If one considers The Devil You Know as a part of the official Black Sabbath canon (as I do), then it’s not a stretch to call it the darkest and heaviest album in this band’s storied career. The only album that would be on a par with that is Born Again. If I refer to Heaven & Hell as Black Sabbath in this review, I trust you’ll forgive me. After all, this is the Mob Rules/Live Evil/Dehumanizer lineup of Black Sabbath, and a rose by any other name….
The previous album that these four guys did together was 1992’s masterpiece Dehumanizer, (notwithstanding the three new songs on the compilation Black Sabbath: The Dio Years). The last official Black Sabbath studio album prior to this was 1995’s Tony Martin-helmed Forbidden, a dreadful rushed piece of garbage that almost buried Sabbath forever.*
So, it is quite refreshing that The Devil You Know is so heavy, and so good. If you are familiar with the slow, dirgey sludge that were the three new songs on The Dio Years, that is a good reference point to the sound on this album. Very sludgey, mostly slow, guitar-heavy and intense. There are some faster ones (“Double The Pain”, “Neverwhere” etc) but for the most part this is 10 tons of pure heavy Black Sabbath. Songs like “After All” from Dehumanizer are the blueprint.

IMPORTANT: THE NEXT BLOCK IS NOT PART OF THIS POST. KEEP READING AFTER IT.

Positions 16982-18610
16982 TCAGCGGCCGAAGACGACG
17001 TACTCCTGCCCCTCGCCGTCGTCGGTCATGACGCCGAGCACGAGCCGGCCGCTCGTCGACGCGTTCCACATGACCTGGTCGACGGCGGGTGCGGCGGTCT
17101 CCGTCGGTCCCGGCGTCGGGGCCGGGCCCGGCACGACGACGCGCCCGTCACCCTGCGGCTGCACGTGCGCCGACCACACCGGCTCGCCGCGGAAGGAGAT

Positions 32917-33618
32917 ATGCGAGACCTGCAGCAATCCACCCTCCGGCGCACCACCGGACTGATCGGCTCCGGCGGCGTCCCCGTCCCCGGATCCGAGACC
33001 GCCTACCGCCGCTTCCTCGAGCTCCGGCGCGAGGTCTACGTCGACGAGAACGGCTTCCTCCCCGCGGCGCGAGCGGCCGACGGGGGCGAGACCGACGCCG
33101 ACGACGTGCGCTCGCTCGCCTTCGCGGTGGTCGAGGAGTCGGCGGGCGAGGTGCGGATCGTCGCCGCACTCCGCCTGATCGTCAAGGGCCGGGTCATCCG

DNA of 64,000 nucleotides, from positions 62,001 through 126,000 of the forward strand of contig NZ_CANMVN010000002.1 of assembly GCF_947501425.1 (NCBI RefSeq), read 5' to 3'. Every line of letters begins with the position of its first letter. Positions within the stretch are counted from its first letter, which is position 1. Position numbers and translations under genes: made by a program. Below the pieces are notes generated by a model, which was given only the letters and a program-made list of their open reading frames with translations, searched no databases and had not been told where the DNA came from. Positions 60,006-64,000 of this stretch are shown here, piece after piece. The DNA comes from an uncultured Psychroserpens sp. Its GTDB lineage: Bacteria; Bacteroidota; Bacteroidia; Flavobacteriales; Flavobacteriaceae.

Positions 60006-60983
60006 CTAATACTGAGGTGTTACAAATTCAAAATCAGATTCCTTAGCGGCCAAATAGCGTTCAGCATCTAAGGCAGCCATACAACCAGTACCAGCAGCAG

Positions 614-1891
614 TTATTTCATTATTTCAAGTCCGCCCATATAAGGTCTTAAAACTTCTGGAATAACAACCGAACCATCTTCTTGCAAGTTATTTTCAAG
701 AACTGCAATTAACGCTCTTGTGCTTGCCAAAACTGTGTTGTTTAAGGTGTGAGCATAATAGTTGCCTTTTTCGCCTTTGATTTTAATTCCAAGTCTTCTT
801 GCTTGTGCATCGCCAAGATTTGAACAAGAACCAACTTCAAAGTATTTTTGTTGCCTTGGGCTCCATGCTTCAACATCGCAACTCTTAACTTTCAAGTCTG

Especially enticing are the riffs. Iommi’s riff on “Bible Black” is crushing. “Fear” has some exotic noodling that I found surprising and refreshing. Vinnie’s drums are all cannons without the machine guns, which I do miss. I also wish Geezer’s bass was more slinky and audible, but combined with Iommi’s guitar it just creates this sheer wall of metal. All this is held together by Dio’s still-strong, unique, wonderful voice. Tonally, it is deeper than it was back on Dehumanizer, over 15 years previous. He was 66 years old when this was recorded.
The Devil You Know is not an instant pleasure. Hooks are scarce, as the album bludgeons you with sound. However, the familiarity that these four musicans create with their combined sounds are the hook. One of the most missed sounds in metal was that of Black Sabbath. When Ozzy came back to Sabbath in ’97, new music was scarce (only two new songs on Reunion, although a third never-released new song called “Scary Dreams” was absolutely mindblowing). I am glad that Dio-era Sabbath was capped off with one hell (pun intended) of an album. This album stands up to the glory days without copying it, and that is a hard thing to do.
Itunes bonus tracks exist for the OCD collector: You can find unique live versions of both “I” and “Neon Knights” on their version of The Devil You Know. If you’re not a hardcore collector, then you can stick to the double live album Live From Radio City Music Hall. If you are a Sabbath completist, then be aware the two live bonus tracks are not from that album, but are unique (and great) live versions unavailable anywhere else.
Rest in peace Ronnie. Sleep well, knowing that you did something rare. You created a cap stone worthy of your body of work.